This week may come to be seen as the beginning of a new wave of consolidation and cost-cutting in the defense industry, one whose effects may be felt for decades.
Lockheed Martin announced the coming departure of some 600 executives, 25 percent of its leadership team. And rumors surfaced that Boeing might buy Northrop Grumman.
The last major wave of mergers was set off by a now legendary event known as the defense “last supper.” This is how Lockheed’s former CEO and chairman of the board Norm Augustine described it in a piece he wrote in 2006 for Defense News:
“The invitation received by about 15 defense industry chief executives in 1993 to drop by the Pentagon for dinner was signed by Defense Secretary Les Aspin. It was, as the saying goes, an invitation one simply couldn’t refuse. The events that took place that evening forever changed the character of the U.S. defense industry.”
Deputy Defense Secretary Bill Perry made a grim presentation to the CEOs. What resulted? As Augustine put it: “General Electric Aerospace merged with Martin Marietta, which combined with Lockheed. McDonnell Douglas joined Boeing. Grumman joined Northrop. When the dust had cleared, there were only a few firms left standing.” Augustine believes that consolidation was the only way to reduce overhead and maintain a healthy industrial base, though he regrets the huge numbers of people who were let go.
The Boeing-Northrop rumor surfaced at a conference on defense companies put on by Reuters. As my colleague Andrea Shalal-Esa reported, the head of Boeing’s defense business, Dennis Muilenburg, said he was “not going to rule out or rule in any options.” He said defense budget pressures do, “at times lead to potential consolidation.”
Northrop Grumman was offered by some at the conference as a likely target for Boeing, especially given its substantial amount of work on the Joint Strike Fighter program, which Boeing lost out on. But Northrop CEO Wes Bush told the Reuters event he “would not forecast on the near-term horizon any large-scale activities.”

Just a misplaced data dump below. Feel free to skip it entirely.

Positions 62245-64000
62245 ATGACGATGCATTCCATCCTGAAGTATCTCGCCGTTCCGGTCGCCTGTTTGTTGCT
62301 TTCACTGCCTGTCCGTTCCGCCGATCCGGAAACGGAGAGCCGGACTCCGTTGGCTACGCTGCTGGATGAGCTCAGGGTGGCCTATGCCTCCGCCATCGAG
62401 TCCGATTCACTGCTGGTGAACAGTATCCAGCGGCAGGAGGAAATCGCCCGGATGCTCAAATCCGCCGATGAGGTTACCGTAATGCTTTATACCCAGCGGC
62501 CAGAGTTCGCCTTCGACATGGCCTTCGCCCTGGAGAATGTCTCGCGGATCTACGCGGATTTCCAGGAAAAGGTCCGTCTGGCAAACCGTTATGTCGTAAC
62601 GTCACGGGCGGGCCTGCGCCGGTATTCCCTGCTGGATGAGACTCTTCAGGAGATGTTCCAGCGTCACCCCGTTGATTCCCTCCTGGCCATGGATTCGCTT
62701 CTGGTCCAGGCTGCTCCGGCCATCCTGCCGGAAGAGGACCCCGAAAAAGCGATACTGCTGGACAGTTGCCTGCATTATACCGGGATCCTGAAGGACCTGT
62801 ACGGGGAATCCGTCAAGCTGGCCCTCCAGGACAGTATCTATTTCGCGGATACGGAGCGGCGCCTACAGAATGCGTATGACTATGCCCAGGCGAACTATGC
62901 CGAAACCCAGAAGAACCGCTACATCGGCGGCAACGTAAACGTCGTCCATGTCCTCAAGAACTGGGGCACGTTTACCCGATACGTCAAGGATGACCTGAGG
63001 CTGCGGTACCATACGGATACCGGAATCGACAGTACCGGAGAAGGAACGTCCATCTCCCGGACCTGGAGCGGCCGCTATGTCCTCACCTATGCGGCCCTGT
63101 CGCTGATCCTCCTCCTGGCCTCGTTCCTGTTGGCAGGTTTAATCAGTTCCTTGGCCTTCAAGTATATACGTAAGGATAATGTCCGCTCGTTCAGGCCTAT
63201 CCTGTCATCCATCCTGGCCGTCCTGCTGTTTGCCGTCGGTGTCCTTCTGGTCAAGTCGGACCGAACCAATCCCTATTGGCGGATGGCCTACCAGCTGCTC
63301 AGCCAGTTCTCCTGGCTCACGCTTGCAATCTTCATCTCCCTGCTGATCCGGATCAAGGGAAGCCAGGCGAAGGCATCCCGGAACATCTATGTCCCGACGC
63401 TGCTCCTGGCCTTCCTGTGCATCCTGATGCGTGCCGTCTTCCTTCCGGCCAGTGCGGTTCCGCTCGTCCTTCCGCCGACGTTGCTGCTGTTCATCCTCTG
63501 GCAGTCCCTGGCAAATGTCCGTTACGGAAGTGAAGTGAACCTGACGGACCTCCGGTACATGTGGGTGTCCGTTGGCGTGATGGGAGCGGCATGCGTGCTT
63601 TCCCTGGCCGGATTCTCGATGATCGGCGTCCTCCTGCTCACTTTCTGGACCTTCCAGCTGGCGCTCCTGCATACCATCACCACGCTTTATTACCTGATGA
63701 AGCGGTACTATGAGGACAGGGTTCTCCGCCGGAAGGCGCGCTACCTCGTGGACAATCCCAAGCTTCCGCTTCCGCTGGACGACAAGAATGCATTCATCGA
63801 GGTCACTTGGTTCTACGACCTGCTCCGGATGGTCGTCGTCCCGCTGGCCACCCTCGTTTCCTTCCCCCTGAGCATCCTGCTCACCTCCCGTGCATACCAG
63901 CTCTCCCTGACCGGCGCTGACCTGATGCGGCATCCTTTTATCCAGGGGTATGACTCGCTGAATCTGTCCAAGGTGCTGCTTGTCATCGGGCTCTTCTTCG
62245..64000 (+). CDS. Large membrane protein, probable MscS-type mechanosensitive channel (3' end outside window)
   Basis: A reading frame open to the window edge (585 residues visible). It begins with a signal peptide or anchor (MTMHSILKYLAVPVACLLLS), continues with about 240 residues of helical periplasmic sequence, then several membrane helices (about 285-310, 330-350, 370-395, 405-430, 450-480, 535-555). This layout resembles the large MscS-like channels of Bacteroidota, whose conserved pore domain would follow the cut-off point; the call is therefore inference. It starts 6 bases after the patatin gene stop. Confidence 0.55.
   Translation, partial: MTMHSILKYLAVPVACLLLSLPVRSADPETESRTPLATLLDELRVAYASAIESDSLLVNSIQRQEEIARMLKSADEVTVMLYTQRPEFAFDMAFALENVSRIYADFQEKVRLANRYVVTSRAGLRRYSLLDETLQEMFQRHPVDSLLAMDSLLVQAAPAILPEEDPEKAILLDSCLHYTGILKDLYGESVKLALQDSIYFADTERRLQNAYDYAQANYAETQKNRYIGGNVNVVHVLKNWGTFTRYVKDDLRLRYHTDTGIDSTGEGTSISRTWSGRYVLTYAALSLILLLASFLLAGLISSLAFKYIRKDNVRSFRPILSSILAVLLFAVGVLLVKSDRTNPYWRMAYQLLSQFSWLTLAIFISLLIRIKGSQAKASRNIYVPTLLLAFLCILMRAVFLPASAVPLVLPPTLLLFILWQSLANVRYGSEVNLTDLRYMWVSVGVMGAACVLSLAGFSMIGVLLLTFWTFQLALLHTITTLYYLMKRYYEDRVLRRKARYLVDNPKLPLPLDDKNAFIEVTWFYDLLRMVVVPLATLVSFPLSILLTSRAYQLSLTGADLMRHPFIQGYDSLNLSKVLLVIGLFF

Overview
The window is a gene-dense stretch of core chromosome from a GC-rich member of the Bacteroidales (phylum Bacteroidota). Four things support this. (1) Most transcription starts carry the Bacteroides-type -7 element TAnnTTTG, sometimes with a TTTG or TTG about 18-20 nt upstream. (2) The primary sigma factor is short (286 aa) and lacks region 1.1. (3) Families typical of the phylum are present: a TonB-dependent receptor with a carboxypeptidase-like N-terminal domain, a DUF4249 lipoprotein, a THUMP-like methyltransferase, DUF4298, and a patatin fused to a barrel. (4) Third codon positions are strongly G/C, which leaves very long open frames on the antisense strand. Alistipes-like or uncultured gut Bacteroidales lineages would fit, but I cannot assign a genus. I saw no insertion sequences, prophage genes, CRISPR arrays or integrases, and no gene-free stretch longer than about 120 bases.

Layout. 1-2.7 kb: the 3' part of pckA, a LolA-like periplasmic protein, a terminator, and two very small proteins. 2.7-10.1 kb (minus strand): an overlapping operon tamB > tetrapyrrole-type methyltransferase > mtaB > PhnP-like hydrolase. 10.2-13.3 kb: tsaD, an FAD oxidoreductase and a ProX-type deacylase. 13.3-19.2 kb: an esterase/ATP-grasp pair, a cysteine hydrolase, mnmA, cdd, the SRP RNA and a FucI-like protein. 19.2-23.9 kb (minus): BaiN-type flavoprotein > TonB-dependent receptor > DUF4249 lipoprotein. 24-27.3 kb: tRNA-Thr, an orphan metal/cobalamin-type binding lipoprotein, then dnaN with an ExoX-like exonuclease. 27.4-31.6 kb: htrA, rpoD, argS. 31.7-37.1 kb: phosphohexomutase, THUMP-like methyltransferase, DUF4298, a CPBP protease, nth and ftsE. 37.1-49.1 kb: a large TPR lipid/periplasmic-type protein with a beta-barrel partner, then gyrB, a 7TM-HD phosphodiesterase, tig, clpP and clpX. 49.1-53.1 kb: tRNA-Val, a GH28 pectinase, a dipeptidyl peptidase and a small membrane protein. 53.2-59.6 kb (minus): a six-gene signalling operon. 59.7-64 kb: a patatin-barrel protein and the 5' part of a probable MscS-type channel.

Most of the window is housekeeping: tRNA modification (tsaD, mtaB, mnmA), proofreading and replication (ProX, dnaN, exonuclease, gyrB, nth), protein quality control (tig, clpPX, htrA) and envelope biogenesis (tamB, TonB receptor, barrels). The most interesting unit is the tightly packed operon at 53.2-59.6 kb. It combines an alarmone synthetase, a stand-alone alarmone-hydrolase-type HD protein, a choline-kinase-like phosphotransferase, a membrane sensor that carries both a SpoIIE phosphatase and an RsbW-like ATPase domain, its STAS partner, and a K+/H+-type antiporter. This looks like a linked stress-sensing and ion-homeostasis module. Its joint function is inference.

Today, enter Loren Thompson, the defense consultant and analyst at the Lexington Institute. Loren speculates about the possible course of a Boeing-Northrop merger, and maybe of a Boeing-BAE merger.
BAE would “saddle the Chicago-based company with numerous activities unrelated to its current product lines. Northrop, on the other hand, would be a much cleaner fit — especially once it dispenses with its under-performing shipbuilding business, as management currently plans.”
Before we go any further, a finance expert who closely follows such issues told me this morning that any Boeing-Northrop blending was unlikely. While the Pentagon might not try to stop it, it would, as Thompson notes, “inevitably would raise antitrust concerns. For instance, federal regulators would be unlikely to approve a combination of the two companies’ space operations without major divestitures that undermine the business logic of the transaction.”
Instead of a merger, Thompson writes that breaking Northrop into salable pieces would probably yield higher prices and “make it easier to minimize antitrust objections.”
Boeing, which has not fared well in its defense businesses recently, could gain substantially by buying Northrop because of the F-35. “Its aerospace unit is the principal teammate to prime contractor Lockheed Martin on the airframe, with lead responsibility for the center fuselage and weapons bay. Its electronics unit builds the plane’s radar and in partnership with Lockheed is building the plane’s electro-optical sensors. Its information unit provides the software and systems engineering for the F-35 mission planning system. And the array of technical services Northrop Grumman provides for the joint fighter is worth many billions of dollars just in the next decade, not to mention when the plane is fully fielded,” Thompson writes.
But Boeing has not shown an ability to manage its defense side with much aplomb, or profits. If it has had so much trouble digesting McDonnell-Douglas why would it do much better at digesting another large defense enterprise? Still, this week’s action by Lockheed and the merger discussions make it clear defense industry change is afoot. A reminder: Ash Carter, current undersecretary of defense for acquisition, technology and logistics, attended the “last supper” so he is keenly aware of the circumstances then and now. And we have not yet heard talk about a Pentagon eager to see consolidation.